"Time to go," Murphy said quietly.

  "I'll see what I can find out," I told her, and walked away.

  I took the El back to my neighborhood on high alert, watching for anyone who might be following, lying in wait, or otherwise planning malicious deeds involving me. I didn't see
anyone doing any of those things on the El, or as I walked to my apartment in the basement of an old boardinghouse.

  Once there, I walked down a sunken concrete staircase to my front door - one of those nifty all-metal security doors - and with a muttered word and an effort of will, I disarmed the wards that protected my home. Then I used a key to open its conventional locks, and slipped inside.

  Mister promptly hurtled into my shins with a shoulder block of greeting. The big grey cat weighed about thirty pounds, and the impact actually rocked me back enough to let my shoulder blades bump against the door. I reached down and gave his ears a quick rub. Mister purred, walking in circles around one of my legs, then sidled away and hopped up onto a bookshelf to resume the important business of napping away a summer afternoon in wait for the cool of evening.

  An enormous mound of shaggy grey-and-black fur appeared from the shadows in the little linoleum-floored alcove that passed for my kitchen. It walked over to me, yawning as it came, its tail wagging in relaxed greeting. I hunkered down as my dog sat and thrust his head toward me, and I vigorously scratched his ears and chin and the thick ruff of fur over his neck with both hands. "Mouse. All quiet on the home front, boy?"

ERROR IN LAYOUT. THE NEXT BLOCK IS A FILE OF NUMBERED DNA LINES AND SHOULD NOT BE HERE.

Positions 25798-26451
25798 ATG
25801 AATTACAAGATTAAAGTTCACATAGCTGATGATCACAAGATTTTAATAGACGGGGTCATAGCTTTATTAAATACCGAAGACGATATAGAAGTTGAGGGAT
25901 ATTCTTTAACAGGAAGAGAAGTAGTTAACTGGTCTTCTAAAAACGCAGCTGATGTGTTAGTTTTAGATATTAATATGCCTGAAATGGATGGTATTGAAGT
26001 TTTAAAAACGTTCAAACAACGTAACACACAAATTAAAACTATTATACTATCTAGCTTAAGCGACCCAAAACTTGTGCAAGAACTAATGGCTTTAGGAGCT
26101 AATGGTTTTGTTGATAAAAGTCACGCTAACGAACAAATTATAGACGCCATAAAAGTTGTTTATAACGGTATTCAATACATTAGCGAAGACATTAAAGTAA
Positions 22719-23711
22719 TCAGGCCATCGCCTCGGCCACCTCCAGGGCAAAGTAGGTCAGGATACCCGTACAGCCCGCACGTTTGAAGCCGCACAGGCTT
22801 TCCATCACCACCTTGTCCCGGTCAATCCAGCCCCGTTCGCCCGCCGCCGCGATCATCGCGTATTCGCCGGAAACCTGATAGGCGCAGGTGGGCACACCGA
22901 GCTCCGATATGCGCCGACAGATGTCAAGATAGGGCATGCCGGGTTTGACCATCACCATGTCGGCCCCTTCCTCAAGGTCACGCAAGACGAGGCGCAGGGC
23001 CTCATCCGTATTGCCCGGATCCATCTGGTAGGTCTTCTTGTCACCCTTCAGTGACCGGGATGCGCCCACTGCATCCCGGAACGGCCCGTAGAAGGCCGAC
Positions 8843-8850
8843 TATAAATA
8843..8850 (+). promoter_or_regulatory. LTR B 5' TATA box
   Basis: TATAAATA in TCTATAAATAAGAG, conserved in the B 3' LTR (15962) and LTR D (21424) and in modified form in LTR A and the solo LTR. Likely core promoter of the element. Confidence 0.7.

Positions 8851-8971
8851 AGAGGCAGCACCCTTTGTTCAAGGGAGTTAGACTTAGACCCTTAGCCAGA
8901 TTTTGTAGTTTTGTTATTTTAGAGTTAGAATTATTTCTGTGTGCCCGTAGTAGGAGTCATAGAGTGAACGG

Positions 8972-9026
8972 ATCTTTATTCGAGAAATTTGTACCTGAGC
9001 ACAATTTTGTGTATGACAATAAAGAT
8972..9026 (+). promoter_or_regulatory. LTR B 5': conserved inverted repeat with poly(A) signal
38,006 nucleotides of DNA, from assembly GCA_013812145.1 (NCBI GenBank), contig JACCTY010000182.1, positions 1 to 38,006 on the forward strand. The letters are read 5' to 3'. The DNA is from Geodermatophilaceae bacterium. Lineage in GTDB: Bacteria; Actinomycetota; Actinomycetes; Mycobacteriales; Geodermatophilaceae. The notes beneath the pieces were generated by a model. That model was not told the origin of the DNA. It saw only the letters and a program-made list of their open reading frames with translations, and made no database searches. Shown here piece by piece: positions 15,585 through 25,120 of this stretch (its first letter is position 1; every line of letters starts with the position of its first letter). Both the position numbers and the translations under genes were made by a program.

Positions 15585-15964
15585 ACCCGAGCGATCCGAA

His tail wagged some more, jaw dropping open to expose a lethal array of very white teeth, and his tongue lolled out in a doggy grin,

  "Oh, I forgot the mail," I said. "You mind getting it?"

  Mouse promptly rose, and I opened the door. He padded out in total silence. Mouse moves lightly for a rhinoceros.

  I crossed my floor of mismatched carpets and rugs to slump into the easy chair by the old fireplace. I picked up my phone and dialed Thomas's number. No answer. I glared at the phone for a minute and, because I wasn't sure what else to do, I tried it again. No one answered. What were the odds.

  I chewed on my lip for a minute and began to worry about my brother.

  Mouse returned a moment later - long enough to have gone out to the designated dog-friendly little area in the house's yard. He had several bits of mail held gently in his mouth, and he dropped them carefully onto the surface of the old wooden coffee table in front of my sofa. Then he went over to the door and leaned a shoulder against it. It hadn't been installed quite right, and it was a real pain in the ass to open, and once it was open it was a pain in the ass to close. Mouse shoved at the door with a little snort of familiar effort and it swung to. Then he came back over to settle down by me.

  "Thanks, boy. " I grabbed the mail, scratched his ears again, and flicked to life several candles on the end table next to the recliner with a muttered spell. "Bills," I reported to him, going through the mail. "More bills. Junk mail. Another Best Buy catalog, Jesus, those people won't give up. Larry Fowler's new lawyer. " I put the unopened envelope against my forehead and closed my eyes. "He's threatening me with another variation on the same lawsuit. " I opened the letter and skimmed it, then tossed it on the floor. "It's as if I'm psychic. "